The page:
Grant Details

Migrant Education Program (Wisconsin)

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    Funder Type

    State Government

    IT Classification

    B - Readily funds technology as part of an award


    Wisconsin Department of Public Instruction (DPI)


    The general purpose of the Migrant Education Program (MEP), as set forth in Section 1301 of the Elementary and Secondary Education Act (ESEA) as reauthorized by the Every Student Succeeds Act (ESSA), is to ensure that migratory children fully benefit from the same free public education provided to other children. To achieve this purpose, the MEP helps State Education Agencies (SEAs) and Local Education Agencies (LEAs) address the special educational needs of migratory children to better enable migratory children to succeed academically. More specifically, the purposes of the MEP as stated in Section 1301 are as follows:

    • To assist States in supporting high-quality and comprehensive educational programs and services during the school year and, as applicable, during summer or intersession periods, that address the unique educational needs of migratory children.
    • To ensure that migratory children who move among the States are not penalized in any manner by disparities among the States in curriculum, graduation requirements, and challenging State academic standards.
    • To ensure that migratory children receive full and appropriate opportunities to meet the same challenging State academic standards that all children are expected to meet.
    • To help migratory children overcome educational disruption, cultural and language barriers, social isolation, various health-related problems, and other factors that inhibit the ability of such children to succeed in school.
    • To help migratory children benefit from State and local systemic reforms.

    The Wisconsin MEP has restructured migrant services into a regional, summer-only model beginning July 2018. For the summer 2019 grant, DPI will fund seven regional programs. The summer-only program approach is intended to concentrate the effort of the Title I, Part C MEP funds and the regional approach is designed to serve more children in larger geographic areas.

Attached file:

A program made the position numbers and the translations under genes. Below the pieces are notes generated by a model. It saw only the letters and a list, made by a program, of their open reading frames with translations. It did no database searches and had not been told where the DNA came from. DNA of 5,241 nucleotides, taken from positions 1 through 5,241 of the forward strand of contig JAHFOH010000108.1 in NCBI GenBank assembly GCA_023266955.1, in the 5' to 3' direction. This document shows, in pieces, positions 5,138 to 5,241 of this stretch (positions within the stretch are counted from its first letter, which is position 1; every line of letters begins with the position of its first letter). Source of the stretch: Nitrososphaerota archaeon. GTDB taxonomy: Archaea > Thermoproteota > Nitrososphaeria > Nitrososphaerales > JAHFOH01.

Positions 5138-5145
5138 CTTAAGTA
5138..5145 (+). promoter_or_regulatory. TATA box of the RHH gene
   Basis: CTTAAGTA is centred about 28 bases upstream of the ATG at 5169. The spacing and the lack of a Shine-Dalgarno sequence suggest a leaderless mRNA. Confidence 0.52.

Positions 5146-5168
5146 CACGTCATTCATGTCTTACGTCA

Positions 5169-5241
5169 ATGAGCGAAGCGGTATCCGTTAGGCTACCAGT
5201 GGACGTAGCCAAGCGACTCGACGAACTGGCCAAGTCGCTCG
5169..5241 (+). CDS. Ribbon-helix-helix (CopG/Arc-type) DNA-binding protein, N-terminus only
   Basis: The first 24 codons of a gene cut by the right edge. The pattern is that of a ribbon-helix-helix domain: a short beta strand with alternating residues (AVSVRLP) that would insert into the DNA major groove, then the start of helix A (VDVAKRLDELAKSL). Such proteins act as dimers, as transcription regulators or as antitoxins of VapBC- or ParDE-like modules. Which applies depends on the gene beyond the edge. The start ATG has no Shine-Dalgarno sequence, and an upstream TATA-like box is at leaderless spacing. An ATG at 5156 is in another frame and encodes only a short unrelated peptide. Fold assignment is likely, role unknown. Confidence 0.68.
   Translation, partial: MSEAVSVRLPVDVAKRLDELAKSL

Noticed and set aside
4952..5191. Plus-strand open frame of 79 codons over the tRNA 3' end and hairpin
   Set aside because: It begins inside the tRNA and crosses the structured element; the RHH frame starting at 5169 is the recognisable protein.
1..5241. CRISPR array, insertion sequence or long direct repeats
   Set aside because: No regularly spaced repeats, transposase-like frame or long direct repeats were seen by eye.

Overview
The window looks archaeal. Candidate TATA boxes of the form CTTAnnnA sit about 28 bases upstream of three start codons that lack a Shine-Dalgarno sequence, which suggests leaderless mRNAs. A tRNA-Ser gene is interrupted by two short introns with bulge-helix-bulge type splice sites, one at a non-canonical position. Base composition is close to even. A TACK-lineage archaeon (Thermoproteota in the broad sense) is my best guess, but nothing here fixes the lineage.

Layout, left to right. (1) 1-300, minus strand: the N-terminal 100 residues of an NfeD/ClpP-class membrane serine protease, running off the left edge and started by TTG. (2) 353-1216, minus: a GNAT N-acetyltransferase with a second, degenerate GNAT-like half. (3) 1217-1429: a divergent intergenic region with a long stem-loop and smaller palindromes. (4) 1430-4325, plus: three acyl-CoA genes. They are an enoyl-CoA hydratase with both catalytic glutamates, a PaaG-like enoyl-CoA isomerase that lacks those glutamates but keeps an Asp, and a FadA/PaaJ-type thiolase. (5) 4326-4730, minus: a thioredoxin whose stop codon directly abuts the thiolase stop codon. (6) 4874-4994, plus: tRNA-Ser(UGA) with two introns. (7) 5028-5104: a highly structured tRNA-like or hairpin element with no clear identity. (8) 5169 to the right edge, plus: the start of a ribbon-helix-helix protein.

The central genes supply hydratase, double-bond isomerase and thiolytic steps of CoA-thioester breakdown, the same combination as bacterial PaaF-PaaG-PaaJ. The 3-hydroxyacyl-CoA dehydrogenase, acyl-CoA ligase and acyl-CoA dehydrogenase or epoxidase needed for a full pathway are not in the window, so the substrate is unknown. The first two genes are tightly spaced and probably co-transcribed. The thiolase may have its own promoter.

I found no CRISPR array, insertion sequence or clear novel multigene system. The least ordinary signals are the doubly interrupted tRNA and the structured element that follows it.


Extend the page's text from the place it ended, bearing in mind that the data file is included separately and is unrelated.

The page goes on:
History of Funding

    None is available.

    Additional Information

    In providing services with funds received under Title I, Part C, each recipient shall give Priority for Services (PFS) to migratory children who have made a qualifying move within the previous one year period and who are failing, or most at risk of failing, to meet the challenging State academic content standards or have dropped out of school. If Title I, Part C funds remain after these students unique needs have been met, they can be used to provide service for other eligible migratory children.

    A student would be identified as PFS if they met any of the following criteria:

    • State and local academic achievement Any student that has been designated as failed, absent, exempt, not tested, or not scored on any one of the state and local academic achievement tests. Local academic achievement data may include school or district assessments, in-class teacher observations, and other accessible formative assessment data.